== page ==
I'm not proud – it takes a lot of time and trouble to keep even the smallest nose in the air.
– Jimmy Durante
There are very few people in modern US history who have been almost universally beloved. Betty White was one. Another was James Francis Durante (1893-1980), aka Schnozzola1. In his lifetime, Jimmy Durante charmed audiences with his piano playing, singing (if you could call it that), and comedic mugging. He raised money for charity. Gangsters loved him – but so did J Edgar Hoover, head of the FBI. They applauded him in sinful Las Vegas and quoted him in the pious Guideposts2. His story is an interesting one – and parts of it are hair-raising. Let us begin.
Ragtime and Speakeasies
In a business where bitter rivalries are everyday affairs, this remarkable man had managed to have but one enemy – the King's English!
– Joe Franklin, critic, quoted in Jhan Robbins, Inka Dinka Doo, 1991, p 166
Jimmy Durante was born on the kitchen table in a tiny tenement in the Lower East Side of Manhattan in New York City. The Lower East Side was a crowded place, and almost everyone was desperately poor. Jimmy's father, Bartolomeo, a barber from Salerno, Italy, was no exception. This didn't keep him from being an open-handed and generous man who would cut your hair for free if you couldn't pay. He and his wife Rosa, also from Salerno, doted on their children, especially baby Jimmy. He couldn't help his nose, really, and after all, beauty wasn't everything.
The Durantes were devout Catholics and honest people in a neighbourhood that was filled with poverty and criminality. They wanted their children to grow up to live respectable lives. They scrimped to provide Jimmy with a musical education. 'They wanted me to be another Sergeant Rockinoff3.' Imagine their horror when their son preferred... ragtime, that music of the Devil. Jimmy tried to reassure them that being a ragtime pianist wasn't that disreputable4.
Jimmy went off and got a job as a piano player at Coney Island, the four-mile-long beach area with a boardwalk and amusement park. He played in places like Diamond Tony's, which sounds fancier than it was (Tony's 'diamonds' were from the dime store). He didn't tell his folks about the gaudily-dressed women on the balcony, or how the singing waiters literally sang the praises of the women to the male customers because they got a tip for the 'matchmaking'. One of those singing waiters became a lifelong friend: Eddie Cantor.
Another lifelong friend and partner, Eddie Jackson, started out as a printer's apprentice. Joining show business was probably an improvement in his case. His foreman was named Alphonse Capone. (Capone always treated Jimmy and his friends well when they came to Chicago.) Other regulars at the places Jimmy played had euphonious names like Razor Riley or Pretty Boy Moran. One place closed after there were four murders in a week.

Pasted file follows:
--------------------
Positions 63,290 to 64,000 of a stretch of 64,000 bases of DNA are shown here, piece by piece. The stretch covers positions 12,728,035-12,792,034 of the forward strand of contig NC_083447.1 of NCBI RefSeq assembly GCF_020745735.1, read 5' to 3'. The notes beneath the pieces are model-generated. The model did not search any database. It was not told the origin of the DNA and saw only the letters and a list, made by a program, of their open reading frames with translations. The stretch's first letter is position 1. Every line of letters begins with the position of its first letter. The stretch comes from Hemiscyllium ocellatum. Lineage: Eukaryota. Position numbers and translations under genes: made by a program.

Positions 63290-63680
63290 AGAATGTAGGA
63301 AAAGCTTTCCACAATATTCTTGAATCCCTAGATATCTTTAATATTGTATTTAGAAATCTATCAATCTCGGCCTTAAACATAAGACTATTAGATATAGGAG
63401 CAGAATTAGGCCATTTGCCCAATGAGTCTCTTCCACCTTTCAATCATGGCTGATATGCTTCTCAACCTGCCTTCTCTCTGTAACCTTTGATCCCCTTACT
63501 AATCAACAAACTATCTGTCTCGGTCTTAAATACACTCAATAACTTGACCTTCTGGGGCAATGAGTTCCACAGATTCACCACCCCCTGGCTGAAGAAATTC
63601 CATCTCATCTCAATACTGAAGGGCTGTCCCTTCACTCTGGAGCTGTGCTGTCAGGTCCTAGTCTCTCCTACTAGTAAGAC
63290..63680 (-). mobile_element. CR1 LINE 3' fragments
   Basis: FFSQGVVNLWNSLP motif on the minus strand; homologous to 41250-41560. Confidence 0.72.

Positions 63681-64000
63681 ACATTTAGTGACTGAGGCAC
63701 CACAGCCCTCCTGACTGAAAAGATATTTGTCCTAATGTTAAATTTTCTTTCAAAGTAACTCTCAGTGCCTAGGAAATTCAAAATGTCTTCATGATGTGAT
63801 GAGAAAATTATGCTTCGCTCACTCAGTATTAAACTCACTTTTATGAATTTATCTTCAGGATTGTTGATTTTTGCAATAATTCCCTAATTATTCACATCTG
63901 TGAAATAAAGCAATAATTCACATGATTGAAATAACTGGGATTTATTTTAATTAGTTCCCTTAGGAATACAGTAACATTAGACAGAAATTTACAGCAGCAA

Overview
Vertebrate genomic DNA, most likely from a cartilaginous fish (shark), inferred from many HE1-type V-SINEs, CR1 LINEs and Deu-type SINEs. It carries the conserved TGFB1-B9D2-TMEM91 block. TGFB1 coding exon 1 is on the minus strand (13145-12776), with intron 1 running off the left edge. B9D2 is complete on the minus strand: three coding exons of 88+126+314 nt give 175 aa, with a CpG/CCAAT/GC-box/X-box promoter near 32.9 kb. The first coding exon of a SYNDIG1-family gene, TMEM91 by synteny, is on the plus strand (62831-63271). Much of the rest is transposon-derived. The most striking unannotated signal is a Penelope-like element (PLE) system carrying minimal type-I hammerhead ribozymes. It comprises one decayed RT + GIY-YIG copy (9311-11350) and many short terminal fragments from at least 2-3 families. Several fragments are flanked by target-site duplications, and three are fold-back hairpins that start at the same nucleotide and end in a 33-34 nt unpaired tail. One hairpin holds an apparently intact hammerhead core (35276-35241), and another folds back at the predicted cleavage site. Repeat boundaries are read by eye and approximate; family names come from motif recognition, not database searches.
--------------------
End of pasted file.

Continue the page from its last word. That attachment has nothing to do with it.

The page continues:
How did Durante manage to be such a remarkable person? His friends wondered, too.
There's nobody as sweet as he is, or as great. This crazy age that produced us sent lots of fellows to Sing Sing, but something inside that man kept him good and honest and kind. When you're near him it's like warming your hands over a fire.
– Lou Clayton, quoted in Inka Dinka Doo, p 142
By the early 1920s, Jimmy Durante was leading a ragtime band. He even composed ragtime music. He composed 'I've Got My Habits On', which became a hit and earned him $1,500 in royalties. Fortunately, somebody else wrote the lyrics.
Irving Berlin, another denizen of the Lower East Side and a much better-known composer, commented on Durante's songs, which included such titles as 'Did You Ever Have the Feeling That You Wanted to Go, Still You Wanted to Stay?' and 'So I Ups to Him and He Ups to Me':
Schnozzola and I worked for the same cabaret... I hope that some of mine made sense. None of Jimmy's did. They were filled with the most wonderful nonsense. One of my great pleasures was hearing him sing, 'I Can Do Without Broadway, But Can Broadway Do Without Me?'
– quoted in Inka Dinka Doo, p 168
The answer, according to Berlin, was a resounding, 'No, they can't do without him.' He loved Jimmy Durante as much as everyone else.
Durante's lyrics bordered on the surreal – with occasional frontier incursions. There is poetry here to rival James Joyce at his weirdest:
Ink a dinka do, a dinka dee, a dinka doo
Oh what a tune, what a tune for crooning
Ink a dinka do, a dinka dee, a dinka doo
It's got the whole world spooning
Eskimo bells up in Iceland are ringing...
Another reason for the 'wonderful nonsense' was that Jimmy Durante and the English language were on a constant war footing. He'd never heard of Mark Twain's admonition to 'use the word, not its second cousin.' A distant relative was good enough for Jimmy, who would describe a terrible situation as a 'catostroke' and advise agitated people, 'There's no need to become historical!' But if anyone had ever told him what Twain said, Jimmy would probably have replied, 'It's humiliatin'! I'm mortified! Stop the music!' Nobody told him that, anyway. They were too busy laughing.